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Factors affecting the uptake and transmission of Mareks disease herpesvirus - OD0715

Description
Marek’s disease (MD) is a naturally-occurring and widespread immunosuppressive and neoplastic disease of the domestic chicken caused by a herpesvirus (MDV). Its re-emergence will bring serious economic, health and welfare problems for the UK poultry industry. In the past intensive use of MD vaccines directed against replication phase in the virus life cycle has led to the emergence of pathotypes of MDV of increasing virulence in many countries, including the UK. Current vaccine strains, obtained by attenuating pathogenic MDV, now border on being harmful in susceptible chickens. There is therefore a need to identify critical stages in MDV infection where vaccines, or other intervention strategies, can be targeted to block virus uptake and infection so reducing pressures on MDV to evolve to even greater virulence. This programme will investigate very early events in MDV infection with the natural form of infectious virus (MDV-infected dust) as well as the production and dissemination of infectious virus from the feather follicle epithelium, the only site of production of fully-infectious MDV. In this project we will investigate (1) the lung as a barrier to natural infection with cell-free MDV, (2) the cells involved in the uptake and transport of MDV across the respiratory tract and (3) the feasibility of improving protective immune responses to MDV in the respiratory tissues and (4) the production of MDV in the FFE and the immune responses associated with fully-productive MDV infection. The objectives are to provide a basis for improving resistance to MD in commercial poultry by developing strategies to block MDV infection, rather than its replication in lymphoid tissues, by (1) identifying and enhancing protective responses to the early events in MDV infection (2) devising intervention strategies that improve the lung as a barrier (3) identifying and exploiting immune responses that reduce production of fully-infectious MDV and shedding from the FFE and/or (4) identifying host genes associated with reduced MDV uptake and dissemination. This work is consistent with DEFRA’s research requirement R20: “Studies on the host/pathogen interactions with MDV in domestic chickens following infection and the mechanism of virus excretion with the aim of sustaining vaccine strategies and seeking alternative methods for control of the disease”. In addition this work will: (1) help improve the health, welfare and immunity of commercial poultry by improving the effectiveness of vaccination (2) reduce the need for pharmaceutical control of opportunistic infections resulting from MDV-induced immunosuppression and/or (3) help identify genetic mechanisms that can be harnessed for selective breeding programmes. The outcome will be increased competitiveness of the poultry industry in the UK through a reduction in economic losses caused morbidity and mortality from MD. It should lead to improved health and welfare of poultry as well as increased product quality for the consumer. It will also maintain and strengthen the base of expertise for work on an important oncogenic virus which is in a position to jump species barriers through the food chain.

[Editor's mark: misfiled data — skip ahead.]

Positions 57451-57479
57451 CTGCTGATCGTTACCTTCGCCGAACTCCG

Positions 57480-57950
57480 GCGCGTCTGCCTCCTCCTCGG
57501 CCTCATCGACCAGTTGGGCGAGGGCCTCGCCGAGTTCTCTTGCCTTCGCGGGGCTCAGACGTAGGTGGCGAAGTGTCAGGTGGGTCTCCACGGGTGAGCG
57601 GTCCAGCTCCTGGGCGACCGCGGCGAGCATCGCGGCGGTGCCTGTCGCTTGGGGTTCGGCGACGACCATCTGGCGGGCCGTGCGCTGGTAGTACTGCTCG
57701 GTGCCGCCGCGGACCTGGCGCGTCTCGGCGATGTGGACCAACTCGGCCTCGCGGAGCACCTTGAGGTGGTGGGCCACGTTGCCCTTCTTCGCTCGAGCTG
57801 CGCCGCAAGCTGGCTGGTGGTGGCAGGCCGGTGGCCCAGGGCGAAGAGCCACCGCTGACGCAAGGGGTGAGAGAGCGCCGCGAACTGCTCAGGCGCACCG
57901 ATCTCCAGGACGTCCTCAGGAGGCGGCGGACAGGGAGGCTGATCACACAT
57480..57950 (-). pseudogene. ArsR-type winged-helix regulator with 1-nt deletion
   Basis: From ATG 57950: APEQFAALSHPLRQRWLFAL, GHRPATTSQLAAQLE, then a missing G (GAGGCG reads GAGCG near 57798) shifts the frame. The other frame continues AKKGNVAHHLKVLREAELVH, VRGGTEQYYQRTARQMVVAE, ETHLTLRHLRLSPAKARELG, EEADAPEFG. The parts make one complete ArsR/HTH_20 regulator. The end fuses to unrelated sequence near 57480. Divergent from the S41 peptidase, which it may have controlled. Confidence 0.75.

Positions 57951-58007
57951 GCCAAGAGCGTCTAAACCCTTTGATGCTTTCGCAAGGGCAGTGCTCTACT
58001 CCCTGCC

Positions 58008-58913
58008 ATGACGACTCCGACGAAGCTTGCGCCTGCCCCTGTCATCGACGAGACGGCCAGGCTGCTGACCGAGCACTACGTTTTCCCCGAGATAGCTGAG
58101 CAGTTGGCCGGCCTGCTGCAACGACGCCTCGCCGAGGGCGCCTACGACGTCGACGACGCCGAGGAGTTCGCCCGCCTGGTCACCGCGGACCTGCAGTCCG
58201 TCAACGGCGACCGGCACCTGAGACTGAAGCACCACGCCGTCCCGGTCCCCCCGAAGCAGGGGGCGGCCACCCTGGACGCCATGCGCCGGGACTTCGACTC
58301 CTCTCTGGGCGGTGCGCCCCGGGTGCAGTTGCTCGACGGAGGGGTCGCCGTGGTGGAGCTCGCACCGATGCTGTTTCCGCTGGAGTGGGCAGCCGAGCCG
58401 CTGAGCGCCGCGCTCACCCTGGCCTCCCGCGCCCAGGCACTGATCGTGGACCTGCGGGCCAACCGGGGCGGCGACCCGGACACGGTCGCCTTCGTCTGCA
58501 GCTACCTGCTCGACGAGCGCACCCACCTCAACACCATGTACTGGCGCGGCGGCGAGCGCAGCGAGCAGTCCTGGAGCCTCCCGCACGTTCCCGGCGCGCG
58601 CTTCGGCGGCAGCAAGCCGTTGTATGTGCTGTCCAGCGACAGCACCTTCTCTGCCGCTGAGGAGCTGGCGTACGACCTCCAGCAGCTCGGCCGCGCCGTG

Objective